El Hajeb

El Hajeb
الحاجب / ⴻⵍⵃⴰⵊⴻⴱ

Panoramic view of El Hajeb
El Hajeb

Location in Morocco

Coordinates: 33°41′34″N 5°22′16″W / 33.69278°N 5.37111°W / 33.69278; -5.37111
Country  Morocco
Region Fès-Meknès
Province El Hajeb
Elevation[1] 3,428 ft (1,045 m)
Population (2004)
  Total 27,132
Time zone WET (UTC+0)
  Summer (DST) WEST (UTC+1)

El Hajeb (Arabic: الحاجب, al-Ḥājib; Berber: ⴻⵍⵃⴰⵊⴻⴱ) is a city located in the Fès-Meknès region of Morocco. It is the capital of El Hajeb Province and had a population of 27,132 in 2004.[2] El Hajeb is located on the P21 road which can take visitors to Azrou and Ifrane.[1] Most of the natives of the town are descendants of the Zayanes, a Berber people.[3]


El Hajeb was historically an important military base. A kasbah built by Mulay Hassan can be visited in ruins today.[1]

In January 2015, an ISIL recruitment cell, with 8 ISIL fighters in operation of it, was raided by Moroccan authorities. The cell was transporting Moroccan recruits to Syria and Iraq for training, and had operations in El Hajeb, Meknes, and El-Hoceima. [4]


El Hajeb is located in the foothills of the Middle Atlas mountain range, and is about 18 miles (29 km) from Meknes.[5]


El Hajeb's economy is led by agriculture, with its nearby vineyards,[5] and there is also a tin mining site, called the Achmmach Tin Project, located near El Hajeb. The project at completion was estimated to cost around $131 million USD, and it is expected to operate until around 2027.[6] An olive plantation, around 190 hectares (470 acres) in size, as well as a grinding plant is located in El Hajeb.[7]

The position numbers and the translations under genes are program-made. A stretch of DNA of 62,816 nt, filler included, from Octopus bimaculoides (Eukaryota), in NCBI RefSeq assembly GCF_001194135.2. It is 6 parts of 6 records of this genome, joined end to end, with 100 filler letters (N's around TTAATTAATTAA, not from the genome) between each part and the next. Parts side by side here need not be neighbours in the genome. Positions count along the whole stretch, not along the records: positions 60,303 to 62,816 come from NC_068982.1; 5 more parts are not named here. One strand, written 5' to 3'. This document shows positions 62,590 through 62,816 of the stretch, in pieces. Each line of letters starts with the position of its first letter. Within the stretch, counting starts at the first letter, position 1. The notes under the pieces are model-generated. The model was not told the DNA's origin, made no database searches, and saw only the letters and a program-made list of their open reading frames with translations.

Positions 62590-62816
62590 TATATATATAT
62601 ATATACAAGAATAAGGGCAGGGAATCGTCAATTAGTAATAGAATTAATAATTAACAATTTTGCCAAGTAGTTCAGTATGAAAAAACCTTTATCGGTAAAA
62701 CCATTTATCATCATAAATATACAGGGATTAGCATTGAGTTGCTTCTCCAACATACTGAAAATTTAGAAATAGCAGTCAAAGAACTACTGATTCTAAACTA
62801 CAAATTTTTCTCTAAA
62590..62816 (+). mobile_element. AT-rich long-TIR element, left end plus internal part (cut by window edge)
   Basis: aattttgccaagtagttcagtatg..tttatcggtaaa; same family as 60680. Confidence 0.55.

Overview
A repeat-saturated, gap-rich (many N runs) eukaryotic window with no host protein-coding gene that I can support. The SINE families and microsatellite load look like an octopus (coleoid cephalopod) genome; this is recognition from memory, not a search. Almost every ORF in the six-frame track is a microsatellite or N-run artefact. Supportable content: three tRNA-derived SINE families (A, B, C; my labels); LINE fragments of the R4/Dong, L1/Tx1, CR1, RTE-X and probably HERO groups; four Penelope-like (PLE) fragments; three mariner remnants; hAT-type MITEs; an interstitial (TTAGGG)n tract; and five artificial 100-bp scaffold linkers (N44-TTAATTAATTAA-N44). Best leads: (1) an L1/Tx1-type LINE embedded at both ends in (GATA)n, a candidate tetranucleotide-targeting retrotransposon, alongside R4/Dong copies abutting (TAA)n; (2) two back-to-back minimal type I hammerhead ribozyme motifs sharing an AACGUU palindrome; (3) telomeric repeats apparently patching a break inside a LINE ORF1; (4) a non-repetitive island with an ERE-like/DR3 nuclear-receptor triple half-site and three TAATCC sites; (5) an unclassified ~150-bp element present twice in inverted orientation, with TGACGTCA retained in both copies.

There is a vineyard between El Hajeb and Boufakrane, the grapes of which are used to produce a wine called Les Celliers des Meknes. The architecture of the houses of El Hajeb is cube-like.[5] El Hajeb is sometimes visited by hikers because of the rocks, cliffs, and caves in the area. There is a mosque, shops, and a souq (in which crops and textiles are sold) located in El Hajeb.[3]


  1. 1 2 3 Maverick Guide to Morocco. Pelican Publishing. p. 211. ISBN 978-1-4556-0864-5.
  2. 2004 Morocco Population census
  3. 1 2 Carole French (2011). National Geographic Traveler Morocco. National Geographic. ISBN 978-1-4262-0706-8.
  4. "Police take down Daesh recruitment cell in Morocco". Al Bawaba. 18 January 2015. Retrieved 20 October 2016.
  5. 1 2 3 Carole French (2011). National Geographic Traveler Morocco. National Geographic. p. 172. ISBN 978-1-4262-0706-8.
  6. "Achmmach Tin Project, El Hajeb". Mining Technology. Retrieved 20 October 2016.
  7. "Morocco-UAE: Emirati investors to pump around 37 million euros into Morocco's Agriculture | Middle East Confidential". me-confidential.com. Retrieved 20 October 2016.
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